Want Dakar styling without breaking the bank? Try one of these rugged beauties
Honda XRV650 (RD03) Africa Twin (1988-1989)
The original 650 Africa Twin was never officially imported to the UK and is neither as powerful nor as well braked as the succeeding 750/RD04 (which was imported to the UK) – but this is the true game-changer. Conceived at the height of the Paris-Dakar boom as a replica of Honda’s winning NXR750 it was built by HRC and sprinkled with classy touches (Dzus fasteners, headlamp guards, dual-texture seat and more) to be as close to a ‘Dakar RC30’ as it gets.
What you’ll pay today Ultra-rare in the UK. We’ve seen hounds for under £2000 but good ones can approach £4000.
But should you? Increasingly a classic, but still useful – and sure to appreciate.
Suzuki DR750/800 ‘Dr Big’ (1987-96)
Monster single lacked the sheen and speed of rival twins of the era, couldn’t match their race-winning pedigree and was never as popular as Honda’s Africa Twin or Yamaha’s Super Ten. As a result, the ‘Doctor Big’, either in 1987-89’s 750 guise or as the succeeding 800 (1990-96), is rarer and less desirable. The big Suzuki still retains a rugged, macho charm, however, its oddball, ‘beaky’ looks stand out from the crowd and it’s cheap, too.
What you’ll pay today From under £1000 up to £2750 for a good ’un with a decent length of MoT.
But should you? Probably not, unless you’re a hardcore aficionado or after all-weather transport.
Cagiva Elefant 750/900 (1987-19 95)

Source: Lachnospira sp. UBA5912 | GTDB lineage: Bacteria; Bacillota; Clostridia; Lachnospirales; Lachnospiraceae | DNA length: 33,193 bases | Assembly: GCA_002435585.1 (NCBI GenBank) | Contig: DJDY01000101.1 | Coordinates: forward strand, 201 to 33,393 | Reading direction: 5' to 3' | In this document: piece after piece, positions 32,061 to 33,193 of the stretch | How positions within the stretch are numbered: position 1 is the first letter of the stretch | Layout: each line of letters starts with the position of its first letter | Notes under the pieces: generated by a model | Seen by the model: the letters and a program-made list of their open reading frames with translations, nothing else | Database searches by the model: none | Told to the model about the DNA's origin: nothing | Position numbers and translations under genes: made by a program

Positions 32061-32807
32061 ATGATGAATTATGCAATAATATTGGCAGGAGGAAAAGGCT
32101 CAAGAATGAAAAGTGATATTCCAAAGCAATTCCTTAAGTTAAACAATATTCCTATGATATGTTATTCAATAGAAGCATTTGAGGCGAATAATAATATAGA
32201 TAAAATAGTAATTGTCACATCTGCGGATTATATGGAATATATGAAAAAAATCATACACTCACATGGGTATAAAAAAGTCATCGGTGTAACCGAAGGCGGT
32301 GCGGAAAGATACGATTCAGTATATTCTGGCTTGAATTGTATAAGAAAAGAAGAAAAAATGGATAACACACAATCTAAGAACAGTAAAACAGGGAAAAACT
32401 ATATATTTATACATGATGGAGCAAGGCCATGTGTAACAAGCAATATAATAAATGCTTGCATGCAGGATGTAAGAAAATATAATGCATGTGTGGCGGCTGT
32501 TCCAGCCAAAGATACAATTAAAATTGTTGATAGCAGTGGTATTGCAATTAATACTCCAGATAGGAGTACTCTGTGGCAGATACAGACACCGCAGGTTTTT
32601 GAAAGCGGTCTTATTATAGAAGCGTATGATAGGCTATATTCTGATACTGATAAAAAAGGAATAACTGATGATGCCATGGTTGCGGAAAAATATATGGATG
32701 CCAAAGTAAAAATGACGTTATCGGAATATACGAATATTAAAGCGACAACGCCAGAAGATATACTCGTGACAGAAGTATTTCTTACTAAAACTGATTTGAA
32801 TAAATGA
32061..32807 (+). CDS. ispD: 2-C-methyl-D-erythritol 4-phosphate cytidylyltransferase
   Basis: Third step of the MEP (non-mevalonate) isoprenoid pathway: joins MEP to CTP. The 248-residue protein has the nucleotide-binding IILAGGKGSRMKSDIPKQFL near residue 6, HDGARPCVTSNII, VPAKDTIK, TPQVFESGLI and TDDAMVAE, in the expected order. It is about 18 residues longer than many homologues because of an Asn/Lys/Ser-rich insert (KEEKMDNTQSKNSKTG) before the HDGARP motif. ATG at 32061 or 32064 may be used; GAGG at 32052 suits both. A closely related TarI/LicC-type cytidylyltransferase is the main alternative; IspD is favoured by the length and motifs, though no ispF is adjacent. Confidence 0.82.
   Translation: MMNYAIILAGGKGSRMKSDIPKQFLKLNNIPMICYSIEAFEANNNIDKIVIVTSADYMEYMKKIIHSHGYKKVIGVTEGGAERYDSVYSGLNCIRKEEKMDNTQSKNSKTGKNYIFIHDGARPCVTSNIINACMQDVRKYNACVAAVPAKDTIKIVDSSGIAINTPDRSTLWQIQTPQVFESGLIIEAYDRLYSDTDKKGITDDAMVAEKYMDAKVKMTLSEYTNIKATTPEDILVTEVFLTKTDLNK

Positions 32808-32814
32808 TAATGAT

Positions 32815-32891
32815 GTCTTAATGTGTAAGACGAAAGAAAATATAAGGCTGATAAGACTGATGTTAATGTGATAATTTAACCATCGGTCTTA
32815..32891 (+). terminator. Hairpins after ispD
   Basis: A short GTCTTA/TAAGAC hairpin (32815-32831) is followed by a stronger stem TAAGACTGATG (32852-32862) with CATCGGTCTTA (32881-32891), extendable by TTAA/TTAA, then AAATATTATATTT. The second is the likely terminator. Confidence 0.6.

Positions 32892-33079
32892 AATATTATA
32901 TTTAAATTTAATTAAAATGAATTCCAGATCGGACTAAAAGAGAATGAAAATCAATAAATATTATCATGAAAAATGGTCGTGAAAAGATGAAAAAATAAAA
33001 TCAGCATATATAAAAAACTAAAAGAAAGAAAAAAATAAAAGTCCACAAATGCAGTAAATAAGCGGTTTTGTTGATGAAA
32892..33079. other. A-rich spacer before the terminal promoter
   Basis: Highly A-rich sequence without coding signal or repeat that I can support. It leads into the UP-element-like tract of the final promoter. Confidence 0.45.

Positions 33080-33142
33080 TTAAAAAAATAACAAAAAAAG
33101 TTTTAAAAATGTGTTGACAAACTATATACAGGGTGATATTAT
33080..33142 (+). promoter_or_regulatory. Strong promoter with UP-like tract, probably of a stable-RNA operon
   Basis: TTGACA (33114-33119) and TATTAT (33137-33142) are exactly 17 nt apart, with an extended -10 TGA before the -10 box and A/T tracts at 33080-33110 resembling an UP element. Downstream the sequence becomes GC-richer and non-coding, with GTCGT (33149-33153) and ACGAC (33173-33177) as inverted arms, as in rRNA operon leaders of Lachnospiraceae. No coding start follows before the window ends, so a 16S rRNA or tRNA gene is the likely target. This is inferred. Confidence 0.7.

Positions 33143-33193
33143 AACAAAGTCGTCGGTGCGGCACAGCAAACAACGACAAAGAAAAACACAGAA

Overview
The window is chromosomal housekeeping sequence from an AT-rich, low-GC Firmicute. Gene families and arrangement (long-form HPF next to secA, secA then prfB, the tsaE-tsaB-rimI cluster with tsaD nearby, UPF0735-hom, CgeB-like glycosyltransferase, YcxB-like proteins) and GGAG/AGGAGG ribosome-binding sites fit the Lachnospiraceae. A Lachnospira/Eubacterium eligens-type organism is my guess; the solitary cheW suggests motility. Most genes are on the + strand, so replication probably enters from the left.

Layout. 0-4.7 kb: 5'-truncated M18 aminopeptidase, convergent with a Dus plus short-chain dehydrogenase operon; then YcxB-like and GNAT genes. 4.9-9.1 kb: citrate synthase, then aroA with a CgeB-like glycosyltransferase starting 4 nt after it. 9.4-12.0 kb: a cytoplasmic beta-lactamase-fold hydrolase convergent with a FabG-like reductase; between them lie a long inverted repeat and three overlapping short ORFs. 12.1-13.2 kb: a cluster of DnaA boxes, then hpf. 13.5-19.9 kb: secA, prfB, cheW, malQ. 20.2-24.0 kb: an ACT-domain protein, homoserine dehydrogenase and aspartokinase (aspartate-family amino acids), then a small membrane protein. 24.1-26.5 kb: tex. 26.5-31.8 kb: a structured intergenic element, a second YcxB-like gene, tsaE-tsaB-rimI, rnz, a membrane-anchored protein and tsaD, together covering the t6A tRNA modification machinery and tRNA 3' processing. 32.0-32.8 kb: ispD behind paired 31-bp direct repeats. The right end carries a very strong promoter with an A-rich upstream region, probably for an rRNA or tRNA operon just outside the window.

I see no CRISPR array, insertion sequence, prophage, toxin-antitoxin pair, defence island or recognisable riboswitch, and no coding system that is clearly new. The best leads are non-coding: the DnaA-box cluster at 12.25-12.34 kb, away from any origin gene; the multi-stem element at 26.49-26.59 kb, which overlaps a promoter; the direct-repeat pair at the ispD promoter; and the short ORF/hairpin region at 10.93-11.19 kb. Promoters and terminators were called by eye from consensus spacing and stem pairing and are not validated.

Ducati-powered beast that went through a variety of incarnations in both 750 and 900 capacities. It was probably the sportiest, most dynamic offering of the era and, in full-factory spec in the hands of Edi Orioli, won the 1990 and ’94 Dakar races back in the days when the event crossed Africa for real rather than South America. Few, however, made it to the UK and those that did were let down by iffy build quality/reliability. As a result, hardly any survive today.
What you’ll pay today £1750 for a runner up to £2700+.
But should you? There are barely any around and most are exhausted. But a mint, later Edi rep in ‘Lucky Explorer’ replica livery remains mouth-watering.
Yamaha XTZ750 Super Tenere (1989-1996)
Latecomer to the rally-replica scene was also one of the best, largely due to its invigorating and effective, purpose-built 70bhp parallel twin motor, which later saw life in the TDM and TRX.
What you’ll pay today Most are grotty by now so £900 will get you a runner, £1800 something half decent.
But should you? The 750’s performance is now outclassed but a good example (if you can find one) still classy and useful.
Honda XRV750 (RD04/07) Africa Twin (1990-2003)
Bigger engine gained 5bhp, extra disc improved braking and the front cowling and screen was enlarged. In 1993 it was updated again to become the RD07 with revised chassis, lower tank and seat, curvier bodywork and a basic on-board ‘computer’.
What you’ll pay today You won’t find much under £3000 and good ones still fetch over £4000.
But should you? Still a decent all-rounder: durable, with a strong image.
BMW R100GS Paris-Dakar (1990-1996)
Before BM’s first GS Adventure – the R1150GS Adventure in 2002 – the firm had dabbled with lesser-known ‘Paris-Dakar replicas’. Best is a production R100GS Paris-Dakar, defined by its 35-litre tank, panniers, rear rack, raised front mudguard and gaudy styling.
What you’ll pay today Decent R100GSs go for £4500+. Add at least another £1000 to that for a Paris-Dakar.
But should you? Yes, it’s hugely cool and collectable, too.
Triumph Tiger 900 (93-98)
Although, strictly speaking, not a true Paris-Dakar replica, reborn Triumph’s first big Tiger was such a good bike that it’s worth including. Its imposing image combined with that characterful triple and decent handling made it a key bike in Triumph’s evolution.
What you’ll pay today Becoming scarce in good nick. £800 will still buy a runner, just. Up to £2k for a good one.
But should you? Later 955 is better but nothing has the presence of the original 900.
Words: Phil West